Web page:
My Dog Ate Rat Poison What Should I Do?
Note: if you know for certain that your dog has eaten rat poison, do not induce vomiting. Contact your vet right away and get your dog to the clinic for immediate treatment. This is a medical emergency.
Rat and mouse poisons are common in many homes, so much so that rat poisoning is a common problem in dogs.
Rat Poisons and Dogs
Rat poisons and other rodenticides (poisons used to kill rodents such as mice and rats), are commonly used at home. The come in various forms—from mouse traps to granules—and are placed in many areas of the home. Typical areas may include the kitchen, garage, basement, near the foundation of homes, and more. These poisons may also be used in public areas where dogs are walked including parks, wildlife areas, etc.
There are four common types of rat poisons including:
Bromethalin: causes swelling of the brain; common signs of poisoning include tremors, seizure, paralysis and death. Symptoms may develop within 2 hours of ingestion but may not show up for as long as 36 hours.
Zinc & aluminum phosphides: these substances are more common in mole and gopher poisons, but can are also sometime used in rat and mouse poison. This poison releases phosphine gas once it hits the stomach. Symptoms of this poison can include stomach bloating, abdominal pain, vomiting, shock, collapse, seizures and liver damage.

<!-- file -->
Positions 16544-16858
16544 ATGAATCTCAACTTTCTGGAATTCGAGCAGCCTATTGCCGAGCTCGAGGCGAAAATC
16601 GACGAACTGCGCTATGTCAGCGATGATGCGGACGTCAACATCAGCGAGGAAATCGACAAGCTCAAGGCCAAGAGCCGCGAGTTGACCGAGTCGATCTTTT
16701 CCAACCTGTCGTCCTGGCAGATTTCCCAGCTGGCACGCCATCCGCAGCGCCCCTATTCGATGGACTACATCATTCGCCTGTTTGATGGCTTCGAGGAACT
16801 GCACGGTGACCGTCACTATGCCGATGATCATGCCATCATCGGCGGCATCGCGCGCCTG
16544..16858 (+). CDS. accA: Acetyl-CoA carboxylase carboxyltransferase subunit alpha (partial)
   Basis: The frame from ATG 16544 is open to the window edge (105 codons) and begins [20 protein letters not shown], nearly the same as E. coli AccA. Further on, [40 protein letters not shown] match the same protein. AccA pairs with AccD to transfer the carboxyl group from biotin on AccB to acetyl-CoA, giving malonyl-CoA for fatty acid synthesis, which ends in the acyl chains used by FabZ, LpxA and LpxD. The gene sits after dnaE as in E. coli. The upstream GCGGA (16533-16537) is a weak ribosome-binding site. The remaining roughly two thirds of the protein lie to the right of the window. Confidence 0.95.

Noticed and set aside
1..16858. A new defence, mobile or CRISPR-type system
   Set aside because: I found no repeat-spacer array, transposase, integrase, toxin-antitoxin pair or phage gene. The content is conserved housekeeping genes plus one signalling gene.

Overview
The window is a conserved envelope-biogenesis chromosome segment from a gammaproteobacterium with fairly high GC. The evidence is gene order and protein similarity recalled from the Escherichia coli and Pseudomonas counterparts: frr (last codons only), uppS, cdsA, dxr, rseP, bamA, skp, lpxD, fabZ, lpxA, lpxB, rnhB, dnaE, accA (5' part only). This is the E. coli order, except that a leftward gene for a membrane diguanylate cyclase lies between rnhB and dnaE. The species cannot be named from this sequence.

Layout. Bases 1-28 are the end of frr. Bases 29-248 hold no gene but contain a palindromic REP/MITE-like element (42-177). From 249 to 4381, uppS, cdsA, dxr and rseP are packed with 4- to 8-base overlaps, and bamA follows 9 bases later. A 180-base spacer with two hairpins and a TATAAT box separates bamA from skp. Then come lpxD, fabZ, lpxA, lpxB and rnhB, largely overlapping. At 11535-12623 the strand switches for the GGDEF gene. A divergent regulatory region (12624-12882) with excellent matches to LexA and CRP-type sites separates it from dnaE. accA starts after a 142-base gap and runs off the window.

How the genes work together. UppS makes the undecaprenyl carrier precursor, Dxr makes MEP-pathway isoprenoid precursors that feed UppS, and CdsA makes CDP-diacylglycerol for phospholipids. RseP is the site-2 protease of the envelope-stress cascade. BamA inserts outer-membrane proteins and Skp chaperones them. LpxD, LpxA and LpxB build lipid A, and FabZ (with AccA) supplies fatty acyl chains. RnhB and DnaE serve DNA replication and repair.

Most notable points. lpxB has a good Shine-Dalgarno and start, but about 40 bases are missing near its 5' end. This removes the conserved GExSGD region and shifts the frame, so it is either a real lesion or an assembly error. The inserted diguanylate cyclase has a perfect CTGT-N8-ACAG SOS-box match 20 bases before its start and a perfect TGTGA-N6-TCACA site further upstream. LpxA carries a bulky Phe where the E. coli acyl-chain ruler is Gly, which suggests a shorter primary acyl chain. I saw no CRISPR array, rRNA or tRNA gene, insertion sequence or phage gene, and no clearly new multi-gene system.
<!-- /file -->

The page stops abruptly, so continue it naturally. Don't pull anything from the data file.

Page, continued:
Long-acting anticoagulants (LAACS): these are the most commonly used in rodenticides for mice and rats. This poison works by keeping the blood from clotting, which leads to internal bleeding. For a dog, symptoms may not show up until 3-5 days after eating the poison. Symptoms can include internal bleeding, lethargy, coughing, difficulty breathing, weakness and pale gums, vomiting, diarrhea and more.
Cholecalciferol (Vitamin D3): this is considered one of the most dangerous types of rodenticide on the market. This poison leads to extremely high phosphorous and calcium levels in the body, which causes severe kidney failure. Symptoms can include increased urination and thirst, weakness, lethargy, lack of appetite, halitosis (extremely bad breath), and kidney failure usually in about 2-3 days after the poison was eaten.
These substances are extremely poisonous, so if you know for sure your fur baby has eaten a rat poison, then call the vet immediately. Do not induced vomiting and try to have the poison name when you call the vet. They will need this information to determine if an antidote is available and how to properly treat your fur baby. Prompt treatment can save your dog’s life.